TALLAHASSEE, Fla. – This much is certain following the Florida State football team’s 31-28 loss to Louisville on Saturday: The only way is forward.
Yes, there’s plenty of disappointment and frustration following the Seminoles’ 2-4 start to the season. But there’s also another game, set to be played in five days. And then at least four more after that.
Florida State travels to play at Boston College on Friday, which means there’s even less time than usual to analyze and prepare. And no time for the Seminoles to feel sorry for themselves.
“I expect to respond in a really positive way,” tight end Ryan Izzo said. “I think we’ve got great leaders on this team and we’re going to step up and reinforce that the season is not over with, and just keep moving forward.”
It’s not as if there aren’t solid foundations on which to build. FSU’s offense, defense and special teams have all had strong moments throughout the season. But, as Fisher noted after Saturday’s game, they’ve rarely all played well at the same time.
The Louisville game is a fine example. FSU’s offense started the game with a touchdown drive, and finished with more than 400 total yards for the second straight week.
But during an early stretch of four straight Louisville drives that ended with either a punt or turnover, the Seminoles missed out on opportunities to build a bigger lead. They scored one touchdown during that period, and even that was a 34-yard fumble return by Matthew Thomas.
The Cardinals regained their offensive rhythm on their next drive, and then scored three straight touchdowns that led to a 28-14 lead through three quarters.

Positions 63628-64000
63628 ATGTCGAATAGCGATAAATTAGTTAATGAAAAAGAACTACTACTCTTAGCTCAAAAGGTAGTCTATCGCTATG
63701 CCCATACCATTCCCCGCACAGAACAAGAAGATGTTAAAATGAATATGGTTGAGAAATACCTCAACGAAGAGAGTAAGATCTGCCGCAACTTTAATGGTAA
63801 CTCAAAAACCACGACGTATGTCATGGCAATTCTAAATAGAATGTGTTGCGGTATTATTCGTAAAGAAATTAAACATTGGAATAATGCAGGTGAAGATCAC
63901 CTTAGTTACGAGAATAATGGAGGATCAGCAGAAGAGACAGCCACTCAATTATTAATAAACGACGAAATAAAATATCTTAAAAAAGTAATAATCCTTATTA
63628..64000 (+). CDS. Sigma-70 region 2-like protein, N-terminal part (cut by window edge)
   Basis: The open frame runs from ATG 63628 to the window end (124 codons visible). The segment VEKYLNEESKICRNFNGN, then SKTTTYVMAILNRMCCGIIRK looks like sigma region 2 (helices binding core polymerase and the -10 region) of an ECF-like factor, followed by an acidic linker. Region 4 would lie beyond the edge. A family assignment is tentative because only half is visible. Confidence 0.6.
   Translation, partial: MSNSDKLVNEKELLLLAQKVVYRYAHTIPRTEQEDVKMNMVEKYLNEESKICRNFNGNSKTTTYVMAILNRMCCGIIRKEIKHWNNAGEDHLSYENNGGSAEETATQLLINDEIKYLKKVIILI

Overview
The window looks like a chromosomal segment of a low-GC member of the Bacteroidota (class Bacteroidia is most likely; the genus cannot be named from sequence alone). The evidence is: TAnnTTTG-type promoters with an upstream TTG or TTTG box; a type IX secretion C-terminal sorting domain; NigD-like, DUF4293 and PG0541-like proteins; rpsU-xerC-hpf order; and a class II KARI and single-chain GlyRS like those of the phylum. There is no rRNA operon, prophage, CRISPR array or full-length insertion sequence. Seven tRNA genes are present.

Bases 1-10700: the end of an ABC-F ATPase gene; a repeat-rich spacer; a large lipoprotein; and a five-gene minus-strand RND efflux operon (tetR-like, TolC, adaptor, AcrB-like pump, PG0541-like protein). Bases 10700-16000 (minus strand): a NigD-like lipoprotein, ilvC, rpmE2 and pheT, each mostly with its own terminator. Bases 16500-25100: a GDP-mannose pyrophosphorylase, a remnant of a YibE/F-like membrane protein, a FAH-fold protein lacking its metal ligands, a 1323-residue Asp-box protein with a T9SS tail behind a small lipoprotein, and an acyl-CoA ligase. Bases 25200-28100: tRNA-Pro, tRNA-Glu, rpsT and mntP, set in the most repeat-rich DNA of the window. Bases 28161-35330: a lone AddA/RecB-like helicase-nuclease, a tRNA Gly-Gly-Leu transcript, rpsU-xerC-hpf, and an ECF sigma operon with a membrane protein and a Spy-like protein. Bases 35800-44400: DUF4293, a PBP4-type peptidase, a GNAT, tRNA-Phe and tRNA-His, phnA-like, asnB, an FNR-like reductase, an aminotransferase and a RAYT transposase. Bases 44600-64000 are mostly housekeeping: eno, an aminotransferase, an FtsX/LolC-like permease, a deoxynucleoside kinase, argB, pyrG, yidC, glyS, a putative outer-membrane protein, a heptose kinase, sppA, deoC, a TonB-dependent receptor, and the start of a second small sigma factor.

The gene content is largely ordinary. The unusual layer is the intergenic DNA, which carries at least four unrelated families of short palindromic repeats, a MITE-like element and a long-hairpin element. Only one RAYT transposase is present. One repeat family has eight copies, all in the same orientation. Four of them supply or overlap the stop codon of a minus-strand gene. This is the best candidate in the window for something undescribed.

FSU also missed a field goal after 11 straight successful attempts, and the defense allowed a handful of long gains on third-down plays despite otherwise keeping Louisville’s fast-paced offense below its season averages.
“You’ve got to play together,” FSU coach Jimbo Fisher said. “That’s the thing in team sports. All segments have got to be together to make everything click.”
More than anything, though, Fisher believes that his team’s attitude will dictate how the rest of the season plays out.
And, to that end, he likes what he sees.
Despite this being the most difficult collegiate season any of his players have experienced, there hasn’t been any finger-pointing or division in the locker room.
Instead, Fisher said his team is committed to following one of his favorite mantras: Finding the inches – otherwise known as small details or plays – that often can be the difference between winning and losing.
Florida State knows that concept better than most. Three of its four losses this season have been contested in the final minute, with the Miami and Louisville games decided with only seconds on the clock.
“We’ve been one inch away, one play away,” Fisher said. “You can’t quit fighting. That’s the thing. Sometimes they don’t (work out). Even when you fight for (the inches), put your heart and soul (into it), they don’t come.
“You have to continue to dig for them, and that’s what we’re going to do.”
That attitude could go a long way as the Seminoles aim to preserve two of the proudest milestones in program history. FSU has been to a bowl game in every year since 1982, and has had a winning record in every year since 1976.
Both of those streaks are the longest in the nation, and the Seminoles want to be sure to maintain that standard.
“I just want to continue the legacy,” defensive end Josh Sweat said.
Asked what he would say to Seminoles fans who are frustrated, Fisher delivered a message that sounded a like the one the one he gave his players: Don’t give up now.
The Seminoles have two more home games, against Syracuse on Nov. 4 and Delaware State on Nov. 18.
“Just keep fighting with us,” Fisher said. “We ain’t quitting on you. Please don’t quit on us.”